Recovering From an Illness
A True Story
on Jun 11, 2022
On the morning of last Wednesday, I felt elated after sharing over the internet a hymn I had composed and produced. I continued feeling joyful in the afternoon and well into the evening. And when I dashed to my hometown of Kiserian for a walk at 5.00pm that Wednesday, I could hardly conceal my joy. Those who saw me talk aloud to myself must have wondered what had sparked the excitement in me.
But something worrying happened when I came back home from the walk: I felt a soreness in my throat - the same kind of soreness I felt at the beginning of this year. Fearing that I could go down with an illness this time as I did at the start of the year, I approached God in prayer on Wednesday night, asking Him to heal whatever was wrong with my throat. Then I forgot about it.
I went about my business and retired to bed at around 9.20pm, secure in the knowledge that I would have a fantastic Thursday. And boy, wasn't I looking forward to reading Robin Sharma's Life Lessons From the Monk Who Sold His Ferrari which I bought on Tuesday when I travelled to Nairobi to produce the hymn I shared over the internet on Wednesday.
Come Thursday, I woke up at 6.30am as usual and went about my morning routine of making my bed, communing with God and reading the newspaper. And when breakfast was ready, I ate it but without my usual gusto. On finishing the breakfast, I felt out of sorts. Instead of reading Robin Sharma's Life Lessons From the Monk Who Sold His Ferrari, I lay on the floor to rest a bit.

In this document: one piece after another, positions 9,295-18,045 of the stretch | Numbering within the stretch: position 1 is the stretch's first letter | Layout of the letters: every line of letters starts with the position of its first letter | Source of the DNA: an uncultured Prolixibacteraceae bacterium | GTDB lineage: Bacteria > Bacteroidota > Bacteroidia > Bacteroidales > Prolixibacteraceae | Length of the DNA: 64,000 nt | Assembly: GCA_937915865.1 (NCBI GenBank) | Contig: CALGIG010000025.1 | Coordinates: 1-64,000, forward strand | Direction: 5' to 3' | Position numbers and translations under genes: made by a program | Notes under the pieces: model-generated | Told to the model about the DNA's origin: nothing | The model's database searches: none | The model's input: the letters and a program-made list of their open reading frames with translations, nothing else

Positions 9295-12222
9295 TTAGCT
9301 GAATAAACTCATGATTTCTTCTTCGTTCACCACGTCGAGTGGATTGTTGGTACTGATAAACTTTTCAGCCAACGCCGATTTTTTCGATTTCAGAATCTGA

After lying on the floor for a minute or so, I thought it wise to lie on my bed. So I hopped into bed, first lying on the blanket before getting in between the sheets. I felt a fever as I lay in bed. Imagine I was in between the sheets, wearing a winter-coat, a pull-over, a polo-shirt and a T-shirt yet I was still feeling cold. My goodness, I had caught an illness!
Probably due to the comfort I was feeling while I lay in between the sheets, time flew by very fast. When I got out of bed to eat lunch which had been prepared by one of our farmhands, I took a few bites and then completely lost my appetite for food. I put my uneaten plate of food aside and jumped back into bed to continue resting.
I felt as sick as a dog when I got back into bed after lunch. In addition to having a fever, I also had a slight headache. My muscles were also aching, making me feel weak and frail. The illness made me skip playing the piano as I always do in the afternoon. And when evening came without getting any better, I also had to skip going for a walk to Kiserian.
In the early hours of the night on that Thursday, I informed my Dad that I was feeling under the weather. He gave me two tablets of Panadol to swallow with water and then phoned my brother Paddy, who is a doctor, to tell him I was unwell.
Paddy inquired from me how I was feeling. After I explained to him the symptoms of my illness, he asked me whether I had travelled, of which I told him I had gone to Nairobi on Tuesday. And when I apprised him that I had just taken two tablets of Panadol, he instructed me to phone him at 10.00pm of that Thursday night to update him on how I was getting along.
Twenty minutes or so after swallowing the Panadol tablets, I started to feel better. My appetite for food returned. I wolfed down my supper like a starved hyena, after which I went back to bed to continue resting. Regrettably, I didn't phone Paddy at 10.00pm as he had instructed me. I just drifted off to sleep and before I knew it, Friday morning arrived.